October 10, 2018

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Grief is a Broken Clock

October 10, 2018

On the mantelpiece of the room in my house which most would call the "living room" but which I glorify as the "library" (both because for as long as I can remember I've wanted a dedicated library and for the very simple reason that it's where the books live) there sits a clock, set in the body of a wooden elephant. It looks a bit like it should be a family heirloom with a history, but it really isn't...or at least, its history is a comparatively short one. My late husband and I bought it at a World Market one day, about eight years ago now. We had just purchased our very first house and were enjoying the special kind of impoverished, dusty glory that home ownership confers. Aaron especially fell in love with the clock immediately. It was a stretch, but we were approaching our one-year mark, so we decided to buy it for each other as an anniversary gift.

 

After Aaron's death, when our son and I moved into the home we live in now (which the boy-child has christened Brunswick, and which Aaron would have loved) the clock instantly found its home on the mantelpiece and it has lived there ever since. But about six months ago the clock started getting off time. I changed the batteries and reset it and it started ticking again, but went back to it's own erratic time...until one day I just took the batteries out and stopped it for good. But I couldn't bear to get rid of it, so I set it back on the mantel...then went back a few minutes later and set it to twenty minutes to nine...and that's how it's been ever since.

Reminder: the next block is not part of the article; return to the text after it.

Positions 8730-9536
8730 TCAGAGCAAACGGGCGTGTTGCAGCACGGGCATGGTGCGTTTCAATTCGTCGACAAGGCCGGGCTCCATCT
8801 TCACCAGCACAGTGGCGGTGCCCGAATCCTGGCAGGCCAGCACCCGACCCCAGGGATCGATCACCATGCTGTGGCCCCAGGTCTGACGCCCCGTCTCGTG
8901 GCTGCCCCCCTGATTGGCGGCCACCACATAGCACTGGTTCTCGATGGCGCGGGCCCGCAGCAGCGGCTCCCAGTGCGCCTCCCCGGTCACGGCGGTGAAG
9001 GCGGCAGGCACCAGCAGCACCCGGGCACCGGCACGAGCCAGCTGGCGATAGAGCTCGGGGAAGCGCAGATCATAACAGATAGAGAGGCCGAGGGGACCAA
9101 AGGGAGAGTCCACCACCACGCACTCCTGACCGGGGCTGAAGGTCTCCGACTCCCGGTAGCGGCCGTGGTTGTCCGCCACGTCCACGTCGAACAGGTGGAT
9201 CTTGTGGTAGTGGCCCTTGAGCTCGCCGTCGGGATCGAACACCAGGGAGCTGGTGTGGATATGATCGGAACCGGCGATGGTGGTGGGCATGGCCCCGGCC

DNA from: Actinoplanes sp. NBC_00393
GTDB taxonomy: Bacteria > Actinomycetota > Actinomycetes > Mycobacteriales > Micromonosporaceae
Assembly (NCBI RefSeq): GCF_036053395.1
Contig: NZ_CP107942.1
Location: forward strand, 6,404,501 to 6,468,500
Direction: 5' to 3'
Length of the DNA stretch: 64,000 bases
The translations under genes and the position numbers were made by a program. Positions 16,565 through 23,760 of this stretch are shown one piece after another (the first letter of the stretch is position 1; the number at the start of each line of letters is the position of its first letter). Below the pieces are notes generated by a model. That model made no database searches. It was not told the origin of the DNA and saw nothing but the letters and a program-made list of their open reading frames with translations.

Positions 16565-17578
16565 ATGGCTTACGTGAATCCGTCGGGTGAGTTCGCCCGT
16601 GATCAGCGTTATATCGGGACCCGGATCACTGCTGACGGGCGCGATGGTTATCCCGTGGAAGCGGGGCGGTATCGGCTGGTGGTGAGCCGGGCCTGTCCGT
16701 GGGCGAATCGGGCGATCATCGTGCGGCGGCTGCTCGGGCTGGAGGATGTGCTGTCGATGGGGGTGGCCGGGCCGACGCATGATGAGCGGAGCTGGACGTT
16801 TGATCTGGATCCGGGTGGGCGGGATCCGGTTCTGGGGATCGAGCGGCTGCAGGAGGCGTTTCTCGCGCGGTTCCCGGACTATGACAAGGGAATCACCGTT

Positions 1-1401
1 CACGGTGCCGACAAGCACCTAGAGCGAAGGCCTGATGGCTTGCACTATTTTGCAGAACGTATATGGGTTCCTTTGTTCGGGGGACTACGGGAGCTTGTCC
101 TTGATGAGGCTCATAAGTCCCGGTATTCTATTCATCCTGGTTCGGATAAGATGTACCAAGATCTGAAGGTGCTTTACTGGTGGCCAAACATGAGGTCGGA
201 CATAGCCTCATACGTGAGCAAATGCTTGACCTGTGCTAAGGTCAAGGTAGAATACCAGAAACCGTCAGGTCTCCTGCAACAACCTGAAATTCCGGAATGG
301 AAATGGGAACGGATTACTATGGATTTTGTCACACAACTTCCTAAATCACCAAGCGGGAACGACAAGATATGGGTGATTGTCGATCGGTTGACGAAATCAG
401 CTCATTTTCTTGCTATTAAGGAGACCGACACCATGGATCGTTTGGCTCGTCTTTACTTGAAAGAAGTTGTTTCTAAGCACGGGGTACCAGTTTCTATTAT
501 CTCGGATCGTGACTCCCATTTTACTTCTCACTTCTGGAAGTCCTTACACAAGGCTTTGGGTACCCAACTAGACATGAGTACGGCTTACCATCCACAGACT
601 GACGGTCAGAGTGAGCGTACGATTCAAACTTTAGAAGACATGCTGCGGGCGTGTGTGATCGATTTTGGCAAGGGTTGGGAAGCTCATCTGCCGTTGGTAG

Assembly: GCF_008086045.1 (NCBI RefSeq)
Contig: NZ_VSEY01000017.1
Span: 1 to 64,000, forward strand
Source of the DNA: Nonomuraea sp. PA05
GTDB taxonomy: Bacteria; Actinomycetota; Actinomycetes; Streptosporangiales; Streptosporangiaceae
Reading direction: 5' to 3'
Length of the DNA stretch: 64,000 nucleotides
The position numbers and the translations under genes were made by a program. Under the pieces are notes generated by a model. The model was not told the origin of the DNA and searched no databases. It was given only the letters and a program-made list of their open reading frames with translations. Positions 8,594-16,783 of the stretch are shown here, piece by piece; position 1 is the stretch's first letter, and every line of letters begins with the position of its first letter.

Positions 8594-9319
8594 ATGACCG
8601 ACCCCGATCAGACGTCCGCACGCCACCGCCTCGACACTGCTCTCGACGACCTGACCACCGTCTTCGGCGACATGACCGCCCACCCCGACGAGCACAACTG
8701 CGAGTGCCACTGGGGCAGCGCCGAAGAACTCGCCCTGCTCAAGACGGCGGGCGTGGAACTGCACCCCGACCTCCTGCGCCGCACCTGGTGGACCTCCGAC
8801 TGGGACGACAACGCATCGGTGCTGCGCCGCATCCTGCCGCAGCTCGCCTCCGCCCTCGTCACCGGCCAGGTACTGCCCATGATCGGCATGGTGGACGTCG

For those reading this who did not spend their adolescence buried in books as I did...the twenty minutes to nine is a reference to Charles Dickens' novel Great Expectations. In it, we discover that in her youth the eccentric spinster Miss Havisham was jilted on her wedding day. The groom did not arrive, but instead sent a cruel letter, which she received (at 8:40) as she was dressing for the ceremony. In her grief and anger, she lays waste to the whole house, stops all the clocks in it at twenty minutes to nine (the exact time at which she received the letter) and shuts herself up to waste away mind and body in her mouldering wedding dress while the mice and spiders take up residence among the decayed remains of the wedding feast.

 

It's not a healthsome reference. It's extreme and melodramatic and pretty much the opposite of a healthy reaction to grief in every way: the major freakout, the isolation, the one-way ticket to crazy town. But it functions as the extreme illustration of what grief (no matter the cause) does...of how it makes you feel stuck in that moment, like the stopped or broken clock...how it turns you into a little island out of time, while the rest of the world moves on around you. 

 

I haven't fallen into Miss Havisham crazy. I'm moving forward...even when sometimes it feels like swimming upstream. I plan things for the future to keep goals in sight, and even in my darker moments, my son gives me a constant lifeline to the sunlight. I try to live a life Aaron would have been proud of, to fill it with bright spots and beautiful-souled people and laughter and warmth and adventure...and the clock starts moving again. I know it will glitch. I know I will have moments when I feel like I've fallen down a well. I know that occasionally I will want nothing so much as to descend into a bout of full-on Victorian crazy. But I also know that I'll pick myself up, pull myself together, and start the clock going again. Because a half-life isn't enough. Because as I see it that feeling of being left behind in a void is a challenge to climb out of it. Because I can only fail Aaron and his memory by giving in to cowardice and failing to embrace the life I've been given.

 

Happy Anniversary, love. I promise not to eat the moldy wedding cake.

 

 

 

 

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© 2012 by Melanie Rose